Sleeping Giants: Will a new owner return Manchester Giants to British Basketball glory?

Patrick Ryan
4 min readMay 27, 2021

Jamie Edwards, owner of the Basketball club Manchester Giants, is in a full Leicester City training tracksuit when he joins the Zoom call.

“I’m busy with what I’ll call my other day job,” Jamie says with a smile, as he explains his unexpected attire.

Jamie is a ‘Performance Coach’ for world class athletes and had been invited down to Leicester’s training ground to help them prepare for the final few games of the season.

A reference from Brendan Rodgers, the Leicester City manager himself, can be found on Jamie’s LinkedIn page.

“I have seen many people in this field over the years,” it reads.

“Jamie is one of THE best.”

Jamie Edwards meeting with Giants players shortly after taking over (Copyright: Manchester Giants, 2020)

Jamie took over the Manchester Giants, the city’s professional basketball team, in February of last year.

Basketball in Manchester has a tumultuous history. The Giants themselves date back to 1973, but it was the Manchester United basketball team which won the city’s first national title in 1985–86.

The two clubs merged the following year and have gone through several iterations since but the Giants brand stuck.

The club’s most successful period came at the turn of the century when the Giants, at this point playing out of the Manchester Arena, won the 1999 British Basketball League Trophy and the 2000 Championship.

Just two years later the Giants folded; a lack of funding and high expenses causing a spiralling decline in fortunes.

Only a few years prior, 14,000 had attended the Giants’ opening game of the season, still the highest attendance ever recorded at a British Basketball game.

It took until 2011 for professional basketball to return to Manchester, the Giants brand once again being revived after a decade in hibernation.

The club has had little success in the modern era, only reaching the playoffs once since being reformed but, now under his ownership, Jamie has big plans for the Giants.

“My ambitions for the team are that we get better every year,” Jamie says.

“Going forward we are wanting to compete for trophies and titles, I’m not hiding that.”

It is clear when talking to Jamie that he believes basketball in Manchester has underperformed in recent years and he wants to open another chapter in the history of the club.

He made several changes after taking over to reinforce the perception that the club had entered a new era, including a complete rebrand.

“Personally, the rebrand was very important,” Jamie explains.

“Manchester is a global brand. It is one of the most important cities in Europe in terms of sport.

“You cannot have what was before [the old branding] and associate the Manchester brand of the city with the Giants.

“It’s not just changing the badge: it’s changing the energy, the culture, the standards.”

https://twitter.com/McrGiants/status/1319629857026904064?s=20

The club also moved stadiums. Having previously played out of a leisure centre in Urmston, the Giants now call the National Basketball Performance Centre in Belle Vue home, another step in Jamie’s crusade to ‘change the energy’ at the club.

“The National Basketball Performance Centre is one of the top venues in the country,” Jamie says.

“I felt being in Manchester was important for the game, for the city and for the club.”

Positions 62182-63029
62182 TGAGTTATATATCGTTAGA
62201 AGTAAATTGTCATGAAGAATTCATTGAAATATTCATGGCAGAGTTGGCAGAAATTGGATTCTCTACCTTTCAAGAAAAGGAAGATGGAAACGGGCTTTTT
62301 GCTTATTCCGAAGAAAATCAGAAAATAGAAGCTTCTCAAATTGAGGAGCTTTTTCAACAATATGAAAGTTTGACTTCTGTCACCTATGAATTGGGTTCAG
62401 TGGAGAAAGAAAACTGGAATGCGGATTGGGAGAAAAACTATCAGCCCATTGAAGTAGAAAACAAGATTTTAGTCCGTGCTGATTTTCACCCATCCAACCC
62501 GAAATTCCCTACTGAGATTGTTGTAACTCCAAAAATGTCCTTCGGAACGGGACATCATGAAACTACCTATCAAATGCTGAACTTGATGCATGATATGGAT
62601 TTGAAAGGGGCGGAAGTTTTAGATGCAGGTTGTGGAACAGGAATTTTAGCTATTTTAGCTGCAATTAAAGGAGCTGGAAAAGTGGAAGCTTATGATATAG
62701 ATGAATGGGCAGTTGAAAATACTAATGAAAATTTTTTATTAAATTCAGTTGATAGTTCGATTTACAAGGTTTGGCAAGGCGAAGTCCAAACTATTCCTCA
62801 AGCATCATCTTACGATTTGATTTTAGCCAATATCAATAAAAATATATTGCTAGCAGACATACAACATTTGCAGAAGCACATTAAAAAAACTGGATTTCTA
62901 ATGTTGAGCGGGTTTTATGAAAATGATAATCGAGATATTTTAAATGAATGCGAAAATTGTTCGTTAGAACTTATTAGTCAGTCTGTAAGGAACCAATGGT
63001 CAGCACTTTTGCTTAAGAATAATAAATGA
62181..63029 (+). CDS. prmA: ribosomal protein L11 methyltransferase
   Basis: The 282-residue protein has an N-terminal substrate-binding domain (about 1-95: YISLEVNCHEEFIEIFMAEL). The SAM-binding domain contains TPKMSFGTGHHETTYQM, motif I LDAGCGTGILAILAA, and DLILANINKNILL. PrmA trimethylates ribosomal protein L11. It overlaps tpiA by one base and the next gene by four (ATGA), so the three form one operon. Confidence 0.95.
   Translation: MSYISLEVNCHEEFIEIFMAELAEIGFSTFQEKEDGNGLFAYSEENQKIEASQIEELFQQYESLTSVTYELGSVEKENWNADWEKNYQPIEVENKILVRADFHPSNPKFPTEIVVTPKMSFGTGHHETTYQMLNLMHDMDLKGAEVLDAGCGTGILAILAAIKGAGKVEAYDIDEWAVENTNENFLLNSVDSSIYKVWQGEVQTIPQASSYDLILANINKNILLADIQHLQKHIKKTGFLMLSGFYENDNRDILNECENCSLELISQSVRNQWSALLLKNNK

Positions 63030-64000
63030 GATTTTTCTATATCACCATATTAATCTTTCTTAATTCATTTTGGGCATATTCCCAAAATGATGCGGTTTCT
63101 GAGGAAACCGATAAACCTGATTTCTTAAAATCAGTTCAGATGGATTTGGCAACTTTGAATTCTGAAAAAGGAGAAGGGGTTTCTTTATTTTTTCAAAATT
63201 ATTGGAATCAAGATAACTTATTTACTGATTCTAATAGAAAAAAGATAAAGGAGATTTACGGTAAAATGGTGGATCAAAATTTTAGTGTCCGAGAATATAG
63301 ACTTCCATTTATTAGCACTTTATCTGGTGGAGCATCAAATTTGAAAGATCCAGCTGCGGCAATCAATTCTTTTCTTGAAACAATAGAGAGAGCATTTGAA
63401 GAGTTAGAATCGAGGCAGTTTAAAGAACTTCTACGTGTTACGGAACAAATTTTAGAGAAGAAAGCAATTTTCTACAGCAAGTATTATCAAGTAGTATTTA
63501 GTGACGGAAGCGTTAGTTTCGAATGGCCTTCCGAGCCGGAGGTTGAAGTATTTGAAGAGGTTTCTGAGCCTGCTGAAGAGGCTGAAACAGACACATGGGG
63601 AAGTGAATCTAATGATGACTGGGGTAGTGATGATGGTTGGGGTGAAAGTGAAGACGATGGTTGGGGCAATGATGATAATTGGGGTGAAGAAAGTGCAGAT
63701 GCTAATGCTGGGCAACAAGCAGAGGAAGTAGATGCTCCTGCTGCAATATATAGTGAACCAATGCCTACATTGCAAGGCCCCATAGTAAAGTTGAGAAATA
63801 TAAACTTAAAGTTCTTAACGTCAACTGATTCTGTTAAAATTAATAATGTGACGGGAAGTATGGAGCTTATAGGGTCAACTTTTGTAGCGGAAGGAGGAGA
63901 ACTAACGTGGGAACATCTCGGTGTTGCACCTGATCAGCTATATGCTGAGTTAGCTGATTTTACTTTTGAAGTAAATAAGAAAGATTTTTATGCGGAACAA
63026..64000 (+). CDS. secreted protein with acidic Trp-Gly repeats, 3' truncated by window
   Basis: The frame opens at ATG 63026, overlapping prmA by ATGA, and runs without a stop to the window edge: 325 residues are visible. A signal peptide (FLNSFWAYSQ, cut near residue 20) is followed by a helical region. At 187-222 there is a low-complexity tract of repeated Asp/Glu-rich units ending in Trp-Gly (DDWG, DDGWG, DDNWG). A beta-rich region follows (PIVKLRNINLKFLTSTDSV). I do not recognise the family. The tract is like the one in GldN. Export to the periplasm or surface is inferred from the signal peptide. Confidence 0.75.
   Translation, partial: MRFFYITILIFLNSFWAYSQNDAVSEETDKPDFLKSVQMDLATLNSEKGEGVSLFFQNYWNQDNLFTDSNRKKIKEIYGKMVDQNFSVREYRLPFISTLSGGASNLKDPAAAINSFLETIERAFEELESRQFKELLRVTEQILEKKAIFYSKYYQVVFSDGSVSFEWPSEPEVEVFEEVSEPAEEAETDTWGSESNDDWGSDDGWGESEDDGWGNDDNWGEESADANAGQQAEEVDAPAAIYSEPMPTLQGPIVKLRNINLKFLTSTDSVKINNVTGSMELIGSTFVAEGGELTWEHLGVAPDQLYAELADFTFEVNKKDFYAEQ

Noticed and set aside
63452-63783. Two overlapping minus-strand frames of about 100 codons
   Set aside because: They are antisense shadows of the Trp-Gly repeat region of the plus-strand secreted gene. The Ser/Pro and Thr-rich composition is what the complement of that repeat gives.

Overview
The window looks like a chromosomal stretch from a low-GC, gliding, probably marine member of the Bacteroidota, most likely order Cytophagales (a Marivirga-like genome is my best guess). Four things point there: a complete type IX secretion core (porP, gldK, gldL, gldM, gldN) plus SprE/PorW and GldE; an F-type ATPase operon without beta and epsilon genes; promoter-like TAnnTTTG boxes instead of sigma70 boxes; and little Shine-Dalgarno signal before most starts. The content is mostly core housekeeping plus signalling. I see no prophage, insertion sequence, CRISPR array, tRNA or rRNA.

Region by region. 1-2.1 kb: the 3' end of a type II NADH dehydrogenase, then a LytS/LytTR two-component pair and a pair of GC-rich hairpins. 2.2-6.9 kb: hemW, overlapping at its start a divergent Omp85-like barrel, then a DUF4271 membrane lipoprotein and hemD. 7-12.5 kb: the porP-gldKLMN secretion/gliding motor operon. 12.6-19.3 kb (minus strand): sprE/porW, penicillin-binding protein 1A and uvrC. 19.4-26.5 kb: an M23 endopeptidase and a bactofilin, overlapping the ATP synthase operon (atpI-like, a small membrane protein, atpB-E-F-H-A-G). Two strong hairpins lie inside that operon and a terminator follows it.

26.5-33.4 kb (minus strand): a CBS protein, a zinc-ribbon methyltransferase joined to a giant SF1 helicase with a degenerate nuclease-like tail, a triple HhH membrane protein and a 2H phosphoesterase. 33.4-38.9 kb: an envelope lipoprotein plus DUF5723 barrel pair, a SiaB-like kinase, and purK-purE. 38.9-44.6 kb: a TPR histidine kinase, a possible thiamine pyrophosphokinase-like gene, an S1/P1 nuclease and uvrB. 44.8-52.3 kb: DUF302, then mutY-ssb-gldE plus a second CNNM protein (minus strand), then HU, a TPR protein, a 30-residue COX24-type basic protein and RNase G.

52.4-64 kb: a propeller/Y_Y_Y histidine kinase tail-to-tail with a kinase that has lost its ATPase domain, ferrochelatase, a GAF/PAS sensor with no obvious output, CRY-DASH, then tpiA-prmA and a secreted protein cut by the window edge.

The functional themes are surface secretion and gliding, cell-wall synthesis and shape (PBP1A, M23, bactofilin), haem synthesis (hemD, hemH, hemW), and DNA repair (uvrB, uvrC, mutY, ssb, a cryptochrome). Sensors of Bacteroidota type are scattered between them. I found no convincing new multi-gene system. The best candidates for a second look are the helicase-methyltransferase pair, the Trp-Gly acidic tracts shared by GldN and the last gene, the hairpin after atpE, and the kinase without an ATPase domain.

Manchester Giants in a team talk mid-game at the new stadium (Copyright: Patrick Ryan, 2021)

Jamie sees the rebrand and new home as a way of boosting the club’s support. He wants to both tap into the city’s latent support, present from the club’s earlier years, and build a newer, younger fanbase.

“The club has a core of fans,” Jamie explains.

“But there are basketball enthusiasts who used to go to watch the Giants [at the arena] who over the last ten years have had no idea the Giants are back.

“Yet it would be presumptuous and lazy to just believe we can show up and people are going to come.

“It’s bringing together three elements; a great venue, an improving roster and adding great fans.”

Success has not yet been forthcoming for Jamie’s Giants over a year into his regime and an up and down 2020/21 season saw the club miss out on the playoffs once again.

“If you’d have asked me at the beginning of the season ‘would we have been battling, just to even make the playoffs?’ I’d have said no,” Jamie says.

“But progress has been the theme of the year.”

And progress is what Jamie is keen to talk about.

The team mounted a late, if unsuccessful, charge for the playoffs with some impressive performances after the highly rated Lloyd Gardener came in as Head Coach mid-season.

There was also a notable improvement in the team’s roster compared to last season, when the Giants lost all 13 games they played before the league was mercifully cancelled.

Lyle Hexon slams dunks for the Giants- (Copyright: Manchester Giants, 2020)

But if Manchester is to be a giant in British Basketball, it must wake up from its two-decade slumber and Jamie certainly believes he is the man to help it do so.

“Look at the world that I’m associated with,” Jamie says.

“Not just with Leicester, I’ve worked with high performing athletes all my career.”

It is those high performing levels which Jamie wants his Giants to reach.

“A successful, competitive Manchester Giants team adds to the league,” he explains.

“There is an expectation and a process that Manchester Giants are working towards.”

Only time will tell if the sleeping Manchester Giants soon wake up.

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